Again with the between the hashes throws. This was arguably Ramsey’s most important completion of the day, as NU faced third-and-12 from the MSU 25. They didn’t want to have to settle for another field goal but wanted to take their first lead. Ramsey, cool as ever and with time and a fairly clean pocket to throw, knows he’s going to Lees the entire time and hits him as he finds some green in between two defenders. The connection set up a first-and-goal that the Wildcats punched in with Cam Porter.

The unfortunate

I feel like this is an apt category for this game/performance because Ramsey did not get much support from the rest of his offense. In fact, his wide receivers dropped four key passes, all of which we will get to, and the lack of execution cost NU dearly. We’ll start with the near misses.

Bajakian had Ramsey take six shots of 20+ yards in East Lansing, hitting on three of them, which is not a bad clip. Here he looks for one of his favorite targets, RCB, who gains a step on cornerback Kalon Gervin. The quarterback throws a nice ball, but Gervin recovers nicely to get a hand in there to break up the pass. If there’s a little more air on it and he leads RCB just a hair more maybe RCB comes down with it, but good coverage won on this play.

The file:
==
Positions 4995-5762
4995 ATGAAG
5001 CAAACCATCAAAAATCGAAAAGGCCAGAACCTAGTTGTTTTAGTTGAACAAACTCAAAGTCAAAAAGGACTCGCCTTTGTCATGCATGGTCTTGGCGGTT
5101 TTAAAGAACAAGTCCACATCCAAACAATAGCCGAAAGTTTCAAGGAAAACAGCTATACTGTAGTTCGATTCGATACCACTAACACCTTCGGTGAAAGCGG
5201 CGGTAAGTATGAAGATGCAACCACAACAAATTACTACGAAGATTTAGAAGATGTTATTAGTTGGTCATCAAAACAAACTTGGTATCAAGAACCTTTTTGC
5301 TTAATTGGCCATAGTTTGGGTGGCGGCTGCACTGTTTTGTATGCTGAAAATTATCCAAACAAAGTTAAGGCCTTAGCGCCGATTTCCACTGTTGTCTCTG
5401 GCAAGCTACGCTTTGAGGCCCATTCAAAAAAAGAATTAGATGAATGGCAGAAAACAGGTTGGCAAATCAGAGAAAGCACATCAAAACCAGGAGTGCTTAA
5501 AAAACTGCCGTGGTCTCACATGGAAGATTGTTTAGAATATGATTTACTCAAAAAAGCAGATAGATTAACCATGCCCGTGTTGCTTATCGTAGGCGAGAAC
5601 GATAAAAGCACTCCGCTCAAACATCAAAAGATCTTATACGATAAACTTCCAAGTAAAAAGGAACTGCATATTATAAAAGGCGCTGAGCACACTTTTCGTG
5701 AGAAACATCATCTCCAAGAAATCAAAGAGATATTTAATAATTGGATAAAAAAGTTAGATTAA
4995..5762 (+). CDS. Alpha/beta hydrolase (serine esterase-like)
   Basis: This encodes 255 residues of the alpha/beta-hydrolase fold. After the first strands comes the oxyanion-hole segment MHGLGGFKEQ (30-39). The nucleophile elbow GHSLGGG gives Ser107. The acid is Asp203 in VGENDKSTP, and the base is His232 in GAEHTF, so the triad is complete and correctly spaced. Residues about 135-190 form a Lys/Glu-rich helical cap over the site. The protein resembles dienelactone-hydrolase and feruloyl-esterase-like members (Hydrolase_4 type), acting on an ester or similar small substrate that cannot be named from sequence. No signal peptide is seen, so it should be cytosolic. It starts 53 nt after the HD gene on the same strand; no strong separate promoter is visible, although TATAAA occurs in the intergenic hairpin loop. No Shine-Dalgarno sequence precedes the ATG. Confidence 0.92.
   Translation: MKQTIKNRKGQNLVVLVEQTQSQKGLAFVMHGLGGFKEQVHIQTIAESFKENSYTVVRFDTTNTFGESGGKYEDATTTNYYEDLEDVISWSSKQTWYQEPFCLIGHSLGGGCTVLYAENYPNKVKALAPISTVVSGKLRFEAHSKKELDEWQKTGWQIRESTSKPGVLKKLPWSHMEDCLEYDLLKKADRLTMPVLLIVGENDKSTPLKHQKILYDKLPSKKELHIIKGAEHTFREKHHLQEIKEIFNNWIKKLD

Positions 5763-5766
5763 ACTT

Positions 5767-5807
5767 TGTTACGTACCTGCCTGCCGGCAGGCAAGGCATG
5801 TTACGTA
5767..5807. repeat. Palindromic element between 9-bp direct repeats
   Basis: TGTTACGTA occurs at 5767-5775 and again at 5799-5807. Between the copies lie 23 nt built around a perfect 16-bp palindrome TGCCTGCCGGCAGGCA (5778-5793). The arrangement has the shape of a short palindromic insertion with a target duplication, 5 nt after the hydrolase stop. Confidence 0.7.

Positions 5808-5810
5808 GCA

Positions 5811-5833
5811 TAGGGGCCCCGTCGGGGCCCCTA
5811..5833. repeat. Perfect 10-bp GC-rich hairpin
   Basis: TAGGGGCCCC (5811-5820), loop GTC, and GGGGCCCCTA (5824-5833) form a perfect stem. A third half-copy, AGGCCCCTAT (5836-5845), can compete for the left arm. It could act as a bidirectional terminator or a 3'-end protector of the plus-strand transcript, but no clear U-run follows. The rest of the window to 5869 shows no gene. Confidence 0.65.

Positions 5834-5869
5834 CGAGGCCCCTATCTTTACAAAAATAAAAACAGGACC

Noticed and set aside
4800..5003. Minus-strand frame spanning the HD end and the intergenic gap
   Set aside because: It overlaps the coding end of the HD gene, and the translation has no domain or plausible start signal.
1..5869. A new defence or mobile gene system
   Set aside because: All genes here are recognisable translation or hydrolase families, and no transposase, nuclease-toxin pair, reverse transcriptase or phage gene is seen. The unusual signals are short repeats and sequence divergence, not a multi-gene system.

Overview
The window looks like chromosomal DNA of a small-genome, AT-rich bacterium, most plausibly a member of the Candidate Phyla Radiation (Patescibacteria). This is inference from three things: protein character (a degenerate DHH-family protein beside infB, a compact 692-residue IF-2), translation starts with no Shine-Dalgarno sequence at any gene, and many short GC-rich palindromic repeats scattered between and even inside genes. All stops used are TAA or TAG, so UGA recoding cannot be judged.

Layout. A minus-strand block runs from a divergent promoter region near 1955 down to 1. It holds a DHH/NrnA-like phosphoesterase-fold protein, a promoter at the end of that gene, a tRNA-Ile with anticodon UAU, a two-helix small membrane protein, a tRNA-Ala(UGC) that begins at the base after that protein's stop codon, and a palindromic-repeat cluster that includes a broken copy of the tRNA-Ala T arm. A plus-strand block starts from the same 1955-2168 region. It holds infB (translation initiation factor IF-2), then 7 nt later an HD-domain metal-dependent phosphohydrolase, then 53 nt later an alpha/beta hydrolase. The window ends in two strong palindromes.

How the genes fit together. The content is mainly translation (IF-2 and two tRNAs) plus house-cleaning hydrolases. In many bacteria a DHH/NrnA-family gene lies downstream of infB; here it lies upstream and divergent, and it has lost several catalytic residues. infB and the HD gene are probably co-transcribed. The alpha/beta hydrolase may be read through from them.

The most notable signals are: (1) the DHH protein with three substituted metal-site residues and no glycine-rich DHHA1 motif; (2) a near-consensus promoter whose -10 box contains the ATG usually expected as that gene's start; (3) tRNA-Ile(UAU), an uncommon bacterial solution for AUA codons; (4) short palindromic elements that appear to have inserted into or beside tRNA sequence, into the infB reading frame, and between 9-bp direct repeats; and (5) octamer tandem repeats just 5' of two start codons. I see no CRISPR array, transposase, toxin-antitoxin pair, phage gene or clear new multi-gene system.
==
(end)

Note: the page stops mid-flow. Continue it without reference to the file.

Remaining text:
This end zone try was oh so close to six points. McGowan was just out of bounds. On his second straight shot at the end zone, it’s a really nice throw but just a hair late. McGowan had his man beat from at least the 7-yard line (what we can see in the camera shot), and if the ball gets there any earlier or it leads him toward the back pylon, it’s a touchdown. The play looks awfully similar to Aidan O’Connell to Milton Wright for a TD at Purdue. Those perfectly executed plays we saw in the first five weeks just weren’t there against MSU.

Late in the fourth quarter, trying to mount a comeback, the protection breaks down and Ramsey is forced to improvise. He ends up buying himself the most time by sprinting to the far side of the field and then waiting to launch one (right before he gets walloped) back across the field for Riley Lees on a deep crossing route. Throwing back across the field is generally not a play any coach will advise a quarterback to make, but Ramsey needed to do something, AND he gave Lees a great chance to catch this ball. He actually puts it right on Lees, but junior corner Xavier Henderson just out-muscles the senior receiver to force an incompletion. It’s a tough break on a play Ramsey did everything he could to make something happen.